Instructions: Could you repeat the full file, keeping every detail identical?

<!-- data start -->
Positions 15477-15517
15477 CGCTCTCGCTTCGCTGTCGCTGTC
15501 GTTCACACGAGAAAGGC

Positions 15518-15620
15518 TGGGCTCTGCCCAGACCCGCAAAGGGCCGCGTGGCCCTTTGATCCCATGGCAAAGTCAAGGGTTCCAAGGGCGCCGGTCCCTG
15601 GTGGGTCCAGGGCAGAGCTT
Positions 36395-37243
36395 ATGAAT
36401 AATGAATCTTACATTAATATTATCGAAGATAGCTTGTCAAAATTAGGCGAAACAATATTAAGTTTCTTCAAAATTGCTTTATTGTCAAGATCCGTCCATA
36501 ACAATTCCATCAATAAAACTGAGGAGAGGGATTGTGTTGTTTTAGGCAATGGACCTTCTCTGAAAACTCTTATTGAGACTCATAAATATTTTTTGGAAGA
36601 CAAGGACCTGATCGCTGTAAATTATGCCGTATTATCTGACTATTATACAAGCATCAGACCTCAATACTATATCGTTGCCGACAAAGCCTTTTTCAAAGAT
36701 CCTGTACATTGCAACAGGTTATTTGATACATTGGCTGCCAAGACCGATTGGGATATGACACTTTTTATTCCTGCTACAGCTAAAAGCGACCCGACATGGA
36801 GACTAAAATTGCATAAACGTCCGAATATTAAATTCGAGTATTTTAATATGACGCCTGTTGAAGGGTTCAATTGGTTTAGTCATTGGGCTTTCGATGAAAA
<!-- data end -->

Positions 15477-15517
15477 CGCTCTCGCTTCGCTGTCGCTGTC
15501 GTTCACACGAGAAAGGC

Positions 15518-15620
15518 TGGGCTCTGCCCAGACCCGCAAAGGGCCGCGTGGCCCTTTGATCCCATGGCAAAGTCAAGGGTTCCAAGGGCGCCGGTCCCTG
15601 GTGGGTCCAGGGCAGAGCTT
Positions 36395-37243
36395 ATGAAT
36401 AATGAATCTTACATTAATATTATCGAAGATAGCTTGTCAAAATTAGGCGAAACAATATTAAGTTTCTTCAAAATTGCTTTATTGTCAAGATCCGTCCATA
36501 ACAATTCCATCAATAAAACTGAGGAGAGGGATTGTGTTGTTTTAGGCAATGGACCTTCTCTGAAAACTCTTATTGAGACTCATAAATATTTTTTGGAAGA
36601 CAAGGACCTGATCGCTGTAAATTATGCCGTATTATCTGACTATTATACAAGCATCAGACCTCAATACTATATCGTTGCCGACAAAGCCTTTTTCAAAGAT
36701 CCTGTACATTGCAACAGGTTATTTGATACATTGGCTGCCAAGACCGATTGGGATATGACACTTTTTATTCCTGCTACAGCTAAAAGCGACCCGACATGGA
36801 GACTAAAATTGCATAAACGTCCGAATATTAAATTCGAGTATTTTAATATGACGCCTGTTGAAGGGTTCAATTGGTTTAGTCATTGGGCTTTCGATGAAAA